Coughlan stood for election as a Clann na Poblachta candidate at the 1954 general election, when he won the second-highest number of first-preference votes, but failed to win enough transfers to secure any of the four seats. He stood again for Clann na Poblachta at the 1957 general election, but his vote had fallen significantly and he was again unsuccessful.
As Clann na Poblachta declined in support in the late 1950s, Coughlan joined the Labour Party and was elected as a Labour candidate at the 1961 general election taking his seat in the 17th Dáil. He was returned to Dáil Éireann at the next three elections, but lost his seat at the 1977 general election to a former Labour party running-mate, Michael Lipper, who stood as an independent.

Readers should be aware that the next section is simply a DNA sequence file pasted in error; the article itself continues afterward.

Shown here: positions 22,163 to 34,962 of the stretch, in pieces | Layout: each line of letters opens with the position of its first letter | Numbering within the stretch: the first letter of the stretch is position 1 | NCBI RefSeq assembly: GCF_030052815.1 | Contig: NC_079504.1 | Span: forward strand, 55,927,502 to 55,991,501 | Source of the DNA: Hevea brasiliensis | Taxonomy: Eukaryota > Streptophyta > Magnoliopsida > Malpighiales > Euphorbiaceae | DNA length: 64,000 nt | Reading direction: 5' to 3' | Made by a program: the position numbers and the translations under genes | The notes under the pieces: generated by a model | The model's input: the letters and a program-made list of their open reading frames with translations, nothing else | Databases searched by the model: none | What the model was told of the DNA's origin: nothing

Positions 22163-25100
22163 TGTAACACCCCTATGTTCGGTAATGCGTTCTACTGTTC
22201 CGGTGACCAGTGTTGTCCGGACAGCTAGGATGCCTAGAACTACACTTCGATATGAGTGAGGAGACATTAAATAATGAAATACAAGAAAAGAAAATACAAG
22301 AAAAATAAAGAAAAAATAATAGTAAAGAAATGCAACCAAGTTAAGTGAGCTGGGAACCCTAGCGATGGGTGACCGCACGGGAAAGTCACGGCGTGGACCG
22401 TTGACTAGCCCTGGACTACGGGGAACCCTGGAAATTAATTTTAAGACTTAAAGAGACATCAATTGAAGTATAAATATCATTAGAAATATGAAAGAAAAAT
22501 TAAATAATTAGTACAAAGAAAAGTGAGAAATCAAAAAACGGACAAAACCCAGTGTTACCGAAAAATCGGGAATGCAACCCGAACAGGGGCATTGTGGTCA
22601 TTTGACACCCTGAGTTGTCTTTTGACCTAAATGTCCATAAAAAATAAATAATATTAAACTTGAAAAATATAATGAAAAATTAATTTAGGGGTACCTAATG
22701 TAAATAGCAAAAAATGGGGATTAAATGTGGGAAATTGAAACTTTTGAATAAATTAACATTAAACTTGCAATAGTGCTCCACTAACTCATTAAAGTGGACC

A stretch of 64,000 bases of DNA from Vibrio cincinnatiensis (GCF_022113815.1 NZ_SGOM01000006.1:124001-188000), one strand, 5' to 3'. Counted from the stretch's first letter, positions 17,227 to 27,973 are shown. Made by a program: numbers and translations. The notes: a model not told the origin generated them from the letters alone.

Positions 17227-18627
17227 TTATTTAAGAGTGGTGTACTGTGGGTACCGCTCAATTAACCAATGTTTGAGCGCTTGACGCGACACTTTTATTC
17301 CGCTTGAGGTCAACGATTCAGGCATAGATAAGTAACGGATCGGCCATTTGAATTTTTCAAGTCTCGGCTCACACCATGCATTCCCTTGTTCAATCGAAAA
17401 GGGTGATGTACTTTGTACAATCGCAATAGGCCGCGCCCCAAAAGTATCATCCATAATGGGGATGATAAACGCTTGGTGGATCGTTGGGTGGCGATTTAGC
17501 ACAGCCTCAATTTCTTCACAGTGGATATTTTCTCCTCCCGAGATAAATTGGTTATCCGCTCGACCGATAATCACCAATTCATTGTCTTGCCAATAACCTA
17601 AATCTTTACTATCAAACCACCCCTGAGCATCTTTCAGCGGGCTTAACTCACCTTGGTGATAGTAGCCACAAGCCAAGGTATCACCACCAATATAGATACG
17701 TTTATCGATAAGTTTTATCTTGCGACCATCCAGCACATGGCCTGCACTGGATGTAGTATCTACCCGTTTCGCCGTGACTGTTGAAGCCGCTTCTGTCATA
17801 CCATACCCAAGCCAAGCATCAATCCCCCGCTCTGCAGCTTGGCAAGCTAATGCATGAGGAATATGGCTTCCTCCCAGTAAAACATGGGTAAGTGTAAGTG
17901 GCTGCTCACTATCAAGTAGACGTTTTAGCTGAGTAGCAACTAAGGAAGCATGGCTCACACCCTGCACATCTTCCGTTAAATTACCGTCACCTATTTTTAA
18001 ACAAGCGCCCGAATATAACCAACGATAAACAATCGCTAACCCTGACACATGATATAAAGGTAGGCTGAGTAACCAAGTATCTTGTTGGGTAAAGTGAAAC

Coughlan was described by the Irish political magazine Nusight as "personifying a parochialism and prejudice hitherto unknown at a national level". He was known for holding numerous views that conflicted with the Labour Party and his relationship with the Labour Party was always poor, particularly with Barry Desmond. He welcomed the controversial Springbok tour to Limerick in 1970, much to the chagrin of the Labour Party and the local Limerick City Labour chairman Jim Kemmy.
As well as his career in the Dáil, Coughlan was also a long-serving member of Limerick City Council, and was the Mayor of Limerick from 1951–52 and 1969–1970.